The Roman Catholic development of the doctrine of Transubstantiation implies that, according to Rome, the heart of the Eucharist was shifted from the sacrament to the sacrifice. We will recall that the term, “sacrifice,” had already been in use in the earlier years of the Church in the New Dispensation, but then this term did not have the meaning which it now received. This doctrine of Transubstantiation was fixed as a dogma by Rome at the fourth Lateran Council in 1215, during the pontificate of Innocent III. But the concept as such had already been taught and set forth a few hundred years before this council convened. Paschasius Radbertus was the first to teach unequivocally the complete dogma of Transubstantiation. 

Paschasius Radbertus (as set forth in the New Schaff-Herzog Religious Encyclopedia). Paschasius Radbertus was a medieval abbot who was born at or near Soissons (some fifty-six miles northeast of Paris) about 786, and who died at Corbie (nine miles east of Amiens) about 865. He lived therefore in the ninth century and was one of the most distinguished writers of the Carolingian period (of or pertaining to the dynasty or family of Charlemagne or a sovereign in that line—H.V.). The little that is known of his life is derived from scattered notices in his own writings and from a panegyric on him by Bishop Engelmodus of Soissons. Brought up by the Benedictine nuns of Soissons, he entered the monastery of Corbie in Picardy under the Abbot Adalhard, and gained early distinction for his theological learning, piety, and moral enthusiasm; his range of familiarity with classical authors was remarkable for that period, also with the Fathers and the leading authorities of the Eastern and Western churches; but he probably knew neither Greek nor Hebrew. Because of his wealth of learning he became the instructor of the young monks at Corbie and had a large number of distinguished pupils; but notwithstanding his eminence he never became a priest. He was abbot in 844-851, but retired on account of difficulties arising from efforts to reform the lax discipline. Of his writings are extant his expositions of Matthew in twelve books, and other writings . . . . . 

In exegesis Radbertus was not original even in aim. His work on faith, hope, and love shows him to be a follower of St. Augustine, and it consists mostly of repetitions of the latter’s sentences. His character as traditionalist appears still more pronounced in De corpore, the first comprehensive treatise on the Lord’s Supper written in the Christian Church, and the cause of the first controversy over the Eucharist, establishing his reputation for orthodoxy securely in the eyes of the future.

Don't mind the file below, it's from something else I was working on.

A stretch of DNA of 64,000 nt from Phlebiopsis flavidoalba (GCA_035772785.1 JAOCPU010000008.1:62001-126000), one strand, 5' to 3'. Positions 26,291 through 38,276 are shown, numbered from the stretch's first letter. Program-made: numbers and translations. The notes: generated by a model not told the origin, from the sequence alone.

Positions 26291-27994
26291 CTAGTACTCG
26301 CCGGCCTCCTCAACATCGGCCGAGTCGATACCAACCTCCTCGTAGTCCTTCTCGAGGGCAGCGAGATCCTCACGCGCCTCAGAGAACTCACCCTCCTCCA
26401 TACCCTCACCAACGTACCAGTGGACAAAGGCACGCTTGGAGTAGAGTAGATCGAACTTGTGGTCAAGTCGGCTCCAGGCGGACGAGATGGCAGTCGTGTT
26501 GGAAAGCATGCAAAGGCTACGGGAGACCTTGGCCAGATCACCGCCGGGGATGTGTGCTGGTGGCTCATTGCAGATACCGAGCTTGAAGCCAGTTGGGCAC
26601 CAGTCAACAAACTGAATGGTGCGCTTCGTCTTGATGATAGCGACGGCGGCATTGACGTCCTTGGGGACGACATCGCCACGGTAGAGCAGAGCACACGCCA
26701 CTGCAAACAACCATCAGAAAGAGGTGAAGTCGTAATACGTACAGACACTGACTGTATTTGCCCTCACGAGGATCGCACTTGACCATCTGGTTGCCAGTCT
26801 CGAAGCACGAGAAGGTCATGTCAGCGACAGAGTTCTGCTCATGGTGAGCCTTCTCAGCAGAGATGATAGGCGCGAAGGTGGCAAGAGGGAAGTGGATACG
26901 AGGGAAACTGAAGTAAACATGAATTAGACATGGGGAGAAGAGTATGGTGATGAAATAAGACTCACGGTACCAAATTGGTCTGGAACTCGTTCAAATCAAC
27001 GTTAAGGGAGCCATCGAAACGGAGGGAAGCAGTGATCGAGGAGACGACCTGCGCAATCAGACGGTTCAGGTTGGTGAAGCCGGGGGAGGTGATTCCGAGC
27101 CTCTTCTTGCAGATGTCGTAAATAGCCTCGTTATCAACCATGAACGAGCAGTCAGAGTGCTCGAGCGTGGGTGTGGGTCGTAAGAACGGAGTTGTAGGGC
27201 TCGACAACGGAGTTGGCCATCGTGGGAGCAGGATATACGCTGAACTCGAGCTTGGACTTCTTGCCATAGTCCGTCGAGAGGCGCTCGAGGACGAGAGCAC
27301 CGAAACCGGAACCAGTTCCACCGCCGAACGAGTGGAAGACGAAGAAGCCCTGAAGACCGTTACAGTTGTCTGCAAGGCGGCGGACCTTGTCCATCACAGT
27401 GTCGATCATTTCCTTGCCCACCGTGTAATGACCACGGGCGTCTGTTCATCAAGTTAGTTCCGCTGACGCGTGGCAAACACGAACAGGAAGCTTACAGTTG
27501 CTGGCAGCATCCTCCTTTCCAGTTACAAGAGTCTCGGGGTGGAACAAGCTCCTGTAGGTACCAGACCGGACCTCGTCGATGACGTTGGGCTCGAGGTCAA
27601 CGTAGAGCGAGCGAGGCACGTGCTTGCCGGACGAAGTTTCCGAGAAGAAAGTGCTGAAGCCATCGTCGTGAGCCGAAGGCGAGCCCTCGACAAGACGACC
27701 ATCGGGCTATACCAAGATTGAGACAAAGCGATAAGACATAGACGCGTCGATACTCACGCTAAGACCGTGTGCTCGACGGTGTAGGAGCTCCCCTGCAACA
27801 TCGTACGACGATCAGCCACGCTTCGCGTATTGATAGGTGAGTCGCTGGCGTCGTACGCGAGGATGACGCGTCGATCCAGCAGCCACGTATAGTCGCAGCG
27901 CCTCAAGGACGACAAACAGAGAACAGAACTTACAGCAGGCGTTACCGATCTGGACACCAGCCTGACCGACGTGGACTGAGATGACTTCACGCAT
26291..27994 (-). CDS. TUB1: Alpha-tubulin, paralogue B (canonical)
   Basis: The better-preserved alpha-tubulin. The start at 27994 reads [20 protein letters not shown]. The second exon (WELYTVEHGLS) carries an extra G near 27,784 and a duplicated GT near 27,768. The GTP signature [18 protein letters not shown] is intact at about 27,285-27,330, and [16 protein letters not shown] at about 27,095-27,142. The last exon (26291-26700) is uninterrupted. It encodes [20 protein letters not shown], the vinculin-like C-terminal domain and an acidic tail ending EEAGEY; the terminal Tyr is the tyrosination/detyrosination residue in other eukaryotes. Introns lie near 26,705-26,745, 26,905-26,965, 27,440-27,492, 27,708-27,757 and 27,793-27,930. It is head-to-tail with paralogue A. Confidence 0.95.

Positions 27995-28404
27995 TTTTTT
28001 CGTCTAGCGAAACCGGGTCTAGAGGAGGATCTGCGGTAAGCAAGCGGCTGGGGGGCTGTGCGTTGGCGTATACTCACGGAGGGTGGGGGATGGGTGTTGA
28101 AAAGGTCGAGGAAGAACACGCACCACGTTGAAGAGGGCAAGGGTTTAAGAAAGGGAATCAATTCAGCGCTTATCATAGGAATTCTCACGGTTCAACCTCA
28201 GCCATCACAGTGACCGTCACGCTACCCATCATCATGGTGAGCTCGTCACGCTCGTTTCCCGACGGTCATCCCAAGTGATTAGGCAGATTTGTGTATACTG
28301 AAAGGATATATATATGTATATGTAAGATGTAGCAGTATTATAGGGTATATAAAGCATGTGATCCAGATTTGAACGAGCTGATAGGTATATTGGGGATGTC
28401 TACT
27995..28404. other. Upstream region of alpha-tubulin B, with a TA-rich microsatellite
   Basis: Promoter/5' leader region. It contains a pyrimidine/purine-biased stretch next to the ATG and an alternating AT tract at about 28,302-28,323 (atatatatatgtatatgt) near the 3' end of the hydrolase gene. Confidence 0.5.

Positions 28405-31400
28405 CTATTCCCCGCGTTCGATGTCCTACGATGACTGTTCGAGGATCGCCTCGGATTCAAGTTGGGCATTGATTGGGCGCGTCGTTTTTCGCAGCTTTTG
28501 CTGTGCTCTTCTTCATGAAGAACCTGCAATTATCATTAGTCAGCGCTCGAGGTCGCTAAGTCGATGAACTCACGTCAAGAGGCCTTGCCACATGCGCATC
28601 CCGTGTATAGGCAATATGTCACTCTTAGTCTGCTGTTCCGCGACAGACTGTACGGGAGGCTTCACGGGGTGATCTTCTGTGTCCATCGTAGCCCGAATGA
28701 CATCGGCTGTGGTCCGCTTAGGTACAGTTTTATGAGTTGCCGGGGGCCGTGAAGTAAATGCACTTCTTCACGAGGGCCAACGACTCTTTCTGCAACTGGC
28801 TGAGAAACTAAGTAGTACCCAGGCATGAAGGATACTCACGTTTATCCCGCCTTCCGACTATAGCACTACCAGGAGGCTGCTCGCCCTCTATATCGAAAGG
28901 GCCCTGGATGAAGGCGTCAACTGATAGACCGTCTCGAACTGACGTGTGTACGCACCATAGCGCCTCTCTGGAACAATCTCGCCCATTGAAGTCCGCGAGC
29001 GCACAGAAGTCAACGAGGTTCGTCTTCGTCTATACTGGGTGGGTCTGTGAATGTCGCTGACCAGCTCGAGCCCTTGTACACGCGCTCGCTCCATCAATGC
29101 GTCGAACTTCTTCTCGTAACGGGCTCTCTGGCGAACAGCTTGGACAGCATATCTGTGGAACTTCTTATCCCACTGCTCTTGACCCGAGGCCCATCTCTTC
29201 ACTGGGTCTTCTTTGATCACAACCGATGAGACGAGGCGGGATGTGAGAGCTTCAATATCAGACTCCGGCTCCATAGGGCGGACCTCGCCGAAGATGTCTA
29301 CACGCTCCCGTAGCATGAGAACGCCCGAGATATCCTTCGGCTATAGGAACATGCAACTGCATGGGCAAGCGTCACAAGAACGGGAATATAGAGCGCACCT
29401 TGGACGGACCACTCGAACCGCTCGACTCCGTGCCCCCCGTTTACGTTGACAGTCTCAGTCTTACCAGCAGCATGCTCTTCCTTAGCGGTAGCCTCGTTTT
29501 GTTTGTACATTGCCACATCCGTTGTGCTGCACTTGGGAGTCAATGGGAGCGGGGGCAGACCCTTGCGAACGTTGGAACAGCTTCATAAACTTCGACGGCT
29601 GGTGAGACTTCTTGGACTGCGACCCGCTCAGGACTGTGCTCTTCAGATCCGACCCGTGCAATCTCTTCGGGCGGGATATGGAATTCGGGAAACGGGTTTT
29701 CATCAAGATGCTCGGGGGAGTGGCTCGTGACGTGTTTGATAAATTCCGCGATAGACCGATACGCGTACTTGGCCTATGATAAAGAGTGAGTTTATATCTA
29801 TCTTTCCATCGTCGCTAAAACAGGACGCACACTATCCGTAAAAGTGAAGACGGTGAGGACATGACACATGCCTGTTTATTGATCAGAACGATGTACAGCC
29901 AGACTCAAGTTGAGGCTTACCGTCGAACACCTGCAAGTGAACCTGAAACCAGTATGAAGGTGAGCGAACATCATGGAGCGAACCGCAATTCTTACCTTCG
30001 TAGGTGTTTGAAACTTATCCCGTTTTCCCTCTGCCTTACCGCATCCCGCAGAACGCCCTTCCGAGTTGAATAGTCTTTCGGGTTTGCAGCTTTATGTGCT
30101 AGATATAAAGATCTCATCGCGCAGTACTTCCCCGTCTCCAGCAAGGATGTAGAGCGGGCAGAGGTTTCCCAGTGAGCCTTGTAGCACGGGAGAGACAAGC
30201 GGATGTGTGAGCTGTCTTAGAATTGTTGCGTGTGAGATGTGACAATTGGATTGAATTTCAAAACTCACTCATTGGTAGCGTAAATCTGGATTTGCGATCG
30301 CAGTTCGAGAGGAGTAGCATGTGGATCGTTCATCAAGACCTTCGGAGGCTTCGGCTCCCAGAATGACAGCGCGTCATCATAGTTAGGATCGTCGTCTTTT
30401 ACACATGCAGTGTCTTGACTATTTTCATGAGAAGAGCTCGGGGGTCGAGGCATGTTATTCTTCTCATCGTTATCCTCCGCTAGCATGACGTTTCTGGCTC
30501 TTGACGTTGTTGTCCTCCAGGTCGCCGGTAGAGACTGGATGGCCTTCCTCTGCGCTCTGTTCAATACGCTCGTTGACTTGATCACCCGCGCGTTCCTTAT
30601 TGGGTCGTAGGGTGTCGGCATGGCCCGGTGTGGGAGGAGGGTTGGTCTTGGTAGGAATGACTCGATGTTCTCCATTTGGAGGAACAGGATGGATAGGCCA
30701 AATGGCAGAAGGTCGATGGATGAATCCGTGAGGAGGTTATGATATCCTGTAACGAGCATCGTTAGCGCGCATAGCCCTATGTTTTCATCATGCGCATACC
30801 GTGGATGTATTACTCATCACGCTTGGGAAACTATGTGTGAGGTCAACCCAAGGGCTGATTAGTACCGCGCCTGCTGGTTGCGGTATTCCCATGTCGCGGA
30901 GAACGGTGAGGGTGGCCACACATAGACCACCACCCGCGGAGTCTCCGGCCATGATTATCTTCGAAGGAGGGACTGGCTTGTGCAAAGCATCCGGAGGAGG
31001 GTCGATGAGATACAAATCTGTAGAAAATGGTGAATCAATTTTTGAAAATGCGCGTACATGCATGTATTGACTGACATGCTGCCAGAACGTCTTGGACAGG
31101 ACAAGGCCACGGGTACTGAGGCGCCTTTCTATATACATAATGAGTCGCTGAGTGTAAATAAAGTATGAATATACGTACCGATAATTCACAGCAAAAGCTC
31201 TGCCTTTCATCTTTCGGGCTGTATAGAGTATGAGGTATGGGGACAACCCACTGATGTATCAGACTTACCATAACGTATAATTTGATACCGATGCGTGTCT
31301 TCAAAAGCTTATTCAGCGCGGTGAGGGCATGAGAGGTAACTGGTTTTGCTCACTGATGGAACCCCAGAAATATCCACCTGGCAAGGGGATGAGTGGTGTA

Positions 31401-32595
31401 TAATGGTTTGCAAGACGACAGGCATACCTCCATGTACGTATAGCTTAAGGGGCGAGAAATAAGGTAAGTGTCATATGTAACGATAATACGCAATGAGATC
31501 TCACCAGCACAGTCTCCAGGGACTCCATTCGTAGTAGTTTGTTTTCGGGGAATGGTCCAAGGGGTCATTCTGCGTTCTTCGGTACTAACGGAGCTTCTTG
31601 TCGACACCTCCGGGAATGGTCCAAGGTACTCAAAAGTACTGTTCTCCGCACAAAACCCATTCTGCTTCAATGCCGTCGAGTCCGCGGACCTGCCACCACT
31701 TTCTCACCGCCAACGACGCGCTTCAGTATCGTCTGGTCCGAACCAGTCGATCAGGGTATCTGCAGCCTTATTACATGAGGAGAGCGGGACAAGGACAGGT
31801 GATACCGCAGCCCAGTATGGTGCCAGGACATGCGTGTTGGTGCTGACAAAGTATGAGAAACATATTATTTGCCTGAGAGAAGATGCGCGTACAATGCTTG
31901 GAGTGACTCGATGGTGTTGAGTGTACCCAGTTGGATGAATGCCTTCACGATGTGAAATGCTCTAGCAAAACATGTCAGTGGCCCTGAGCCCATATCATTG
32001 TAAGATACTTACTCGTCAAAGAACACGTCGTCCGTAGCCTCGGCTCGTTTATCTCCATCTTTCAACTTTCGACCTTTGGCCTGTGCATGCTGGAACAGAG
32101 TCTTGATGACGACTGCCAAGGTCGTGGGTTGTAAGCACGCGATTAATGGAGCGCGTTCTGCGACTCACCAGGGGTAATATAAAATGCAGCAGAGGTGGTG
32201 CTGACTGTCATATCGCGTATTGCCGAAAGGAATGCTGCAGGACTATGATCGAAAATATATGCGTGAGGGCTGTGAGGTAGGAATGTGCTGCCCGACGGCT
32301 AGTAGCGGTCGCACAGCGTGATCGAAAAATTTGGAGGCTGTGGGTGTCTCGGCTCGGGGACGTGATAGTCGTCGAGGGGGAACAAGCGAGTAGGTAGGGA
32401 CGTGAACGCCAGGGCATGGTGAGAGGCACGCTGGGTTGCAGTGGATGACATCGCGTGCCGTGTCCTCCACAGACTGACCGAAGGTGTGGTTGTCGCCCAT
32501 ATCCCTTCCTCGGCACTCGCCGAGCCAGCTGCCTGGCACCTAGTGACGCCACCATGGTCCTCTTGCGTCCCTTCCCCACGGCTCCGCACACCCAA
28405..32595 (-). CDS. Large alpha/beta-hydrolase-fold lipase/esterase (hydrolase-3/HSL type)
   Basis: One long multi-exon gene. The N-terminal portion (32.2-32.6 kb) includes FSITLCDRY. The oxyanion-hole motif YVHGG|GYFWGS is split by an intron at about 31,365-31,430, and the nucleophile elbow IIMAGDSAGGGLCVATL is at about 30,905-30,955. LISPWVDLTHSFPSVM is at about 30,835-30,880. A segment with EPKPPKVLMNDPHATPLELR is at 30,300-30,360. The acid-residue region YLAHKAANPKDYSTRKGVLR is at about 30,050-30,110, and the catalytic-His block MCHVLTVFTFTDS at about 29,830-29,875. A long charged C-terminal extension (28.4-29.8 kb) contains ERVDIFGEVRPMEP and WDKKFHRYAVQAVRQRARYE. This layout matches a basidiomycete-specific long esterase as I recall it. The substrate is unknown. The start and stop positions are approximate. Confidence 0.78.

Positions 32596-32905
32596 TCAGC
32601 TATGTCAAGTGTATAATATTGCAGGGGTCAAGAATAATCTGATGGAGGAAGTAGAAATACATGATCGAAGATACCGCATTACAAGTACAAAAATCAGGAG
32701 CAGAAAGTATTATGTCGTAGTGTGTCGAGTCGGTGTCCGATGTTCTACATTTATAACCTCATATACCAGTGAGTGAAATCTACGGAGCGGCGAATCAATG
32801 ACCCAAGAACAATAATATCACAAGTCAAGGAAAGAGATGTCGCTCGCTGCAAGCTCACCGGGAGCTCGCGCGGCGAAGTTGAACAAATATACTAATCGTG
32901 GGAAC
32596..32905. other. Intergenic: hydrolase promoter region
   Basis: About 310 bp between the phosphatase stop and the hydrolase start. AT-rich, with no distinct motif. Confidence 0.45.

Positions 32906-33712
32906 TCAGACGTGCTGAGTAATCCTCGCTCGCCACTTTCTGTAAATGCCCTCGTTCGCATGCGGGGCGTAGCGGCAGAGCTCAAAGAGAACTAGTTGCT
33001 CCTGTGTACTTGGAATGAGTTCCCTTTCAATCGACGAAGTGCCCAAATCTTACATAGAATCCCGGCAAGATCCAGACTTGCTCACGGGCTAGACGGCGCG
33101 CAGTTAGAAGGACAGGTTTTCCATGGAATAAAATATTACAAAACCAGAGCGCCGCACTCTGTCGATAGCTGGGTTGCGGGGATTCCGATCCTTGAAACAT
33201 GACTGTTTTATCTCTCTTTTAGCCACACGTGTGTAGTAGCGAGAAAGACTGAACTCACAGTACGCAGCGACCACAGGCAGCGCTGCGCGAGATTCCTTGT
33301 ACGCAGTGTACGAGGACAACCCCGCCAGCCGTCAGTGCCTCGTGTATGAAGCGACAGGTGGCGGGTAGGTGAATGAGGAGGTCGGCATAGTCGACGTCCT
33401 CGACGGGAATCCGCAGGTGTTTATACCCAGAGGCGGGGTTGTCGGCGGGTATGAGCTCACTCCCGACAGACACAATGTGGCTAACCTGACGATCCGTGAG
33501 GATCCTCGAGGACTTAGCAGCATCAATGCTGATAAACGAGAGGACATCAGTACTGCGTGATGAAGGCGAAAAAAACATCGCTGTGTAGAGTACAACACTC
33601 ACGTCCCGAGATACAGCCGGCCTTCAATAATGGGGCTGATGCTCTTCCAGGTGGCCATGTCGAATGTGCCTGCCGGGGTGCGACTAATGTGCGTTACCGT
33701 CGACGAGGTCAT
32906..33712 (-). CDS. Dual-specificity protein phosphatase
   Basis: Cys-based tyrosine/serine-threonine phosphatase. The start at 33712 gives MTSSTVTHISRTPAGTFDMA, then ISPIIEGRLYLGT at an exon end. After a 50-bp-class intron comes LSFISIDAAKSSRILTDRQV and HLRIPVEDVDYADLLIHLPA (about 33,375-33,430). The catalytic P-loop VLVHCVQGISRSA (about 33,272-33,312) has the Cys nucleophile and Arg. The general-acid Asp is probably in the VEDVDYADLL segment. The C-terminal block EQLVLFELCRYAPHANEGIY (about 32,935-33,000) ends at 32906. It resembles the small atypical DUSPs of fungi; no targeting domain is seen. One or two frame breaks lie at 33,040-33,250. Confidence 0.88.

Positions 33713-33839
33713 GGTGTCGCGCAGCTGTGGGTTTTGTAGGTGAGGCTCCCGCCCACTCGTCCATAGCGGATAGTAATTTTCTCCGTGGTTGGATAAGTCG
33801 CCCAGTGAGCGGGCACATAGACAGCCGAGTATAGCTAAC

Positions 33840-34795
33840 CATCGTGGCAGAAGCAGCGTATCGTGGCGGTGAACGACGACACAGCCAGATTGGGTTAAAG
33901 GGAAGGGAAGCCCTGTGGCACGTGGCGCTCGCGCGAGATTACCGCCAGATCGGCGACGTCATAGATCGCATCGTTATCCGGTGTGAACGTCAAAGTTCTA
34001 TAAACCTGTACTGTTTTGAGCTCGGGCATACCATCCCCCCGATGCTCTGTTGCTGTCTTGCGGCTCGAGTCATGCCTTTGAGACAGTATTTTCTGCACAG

Radbertus combined the symbolic idea of Augustine with the transformation doctrine of others; but he was thoroughly convinced himself that Augustine believed’ that the true historic body of Christ was present in the Eucharistic elements. Such thoughts of Radbertus as these exhibit Augustine’s standpoint: Christ and his flesh constitute not a material but a spiritual and divine sustenance and serve only as objects of a purely spiritual partaking (V. 1-2). To eat the flesh of the Lord and drink his blood means nothing else than that the believer abides in Christ and Christ in him (vi-vii). Only faith enables to transcend the visible and to apprehend from within what the fleshly mouth does not touch or the fleshly eye does not see (viii. 2). Christ is food only for the elect, and only they are worthy to partake of him who are of his body (xxxi. 5, vii. 13. The partaking of the flesh of Christ by the unworthy seemed to him impossible, hence he accepted Augustine’s distinction between the sacrament or mystery and the virtue of the same. Under the term virtue he included not, as in his later works, only the vitalizing power of the flesh of Christ, but, in Augustinian mode of speech, what was offered in the symbols to faith, or the content of the sacrament, that is, the flesh of Christ itself with the fullness of his saving virtues. Accordingly, the unworthy receive not anything but bread and wine. The priest indeed distributes to all alike; the high priest, however, distinguishes between the worthy and unworthy; and the latter receive the sacrament or mystery only to judgment, the former receive the virtue. Spiritual sustenance in Christ effects the forgiveness of sins (iv. 3, vi. 1, xv. 3)) union with Christ (iii. 4), and spiritual sustenance of the whole man to eternal life (xi. 2-3, xix. 1-2, xx. 2). So far the points are Augustinian; parallel with these he places a thought-series teaching a transubstantiation represented in the pseudo-Ambrosian writings. This teaching is carried by him to its full conclusion. What by faith is received in the sacrament is the body born of Mary that suffered on the cross and rose from the grave (i. 2). It is the body and blood; not the virtue of the body and blood; the sacramental body must be regarded as the natural body of Christ, which does not exclude it from being considered as in the state of glorification (vii. 2). In the consecration the sensible properties remain unchanged, but the substance of the bread and wine within are efficaciously changed into the real body and blood of Christ (VIII. 2). The Lord willing, we will conclude this quotation in our following article.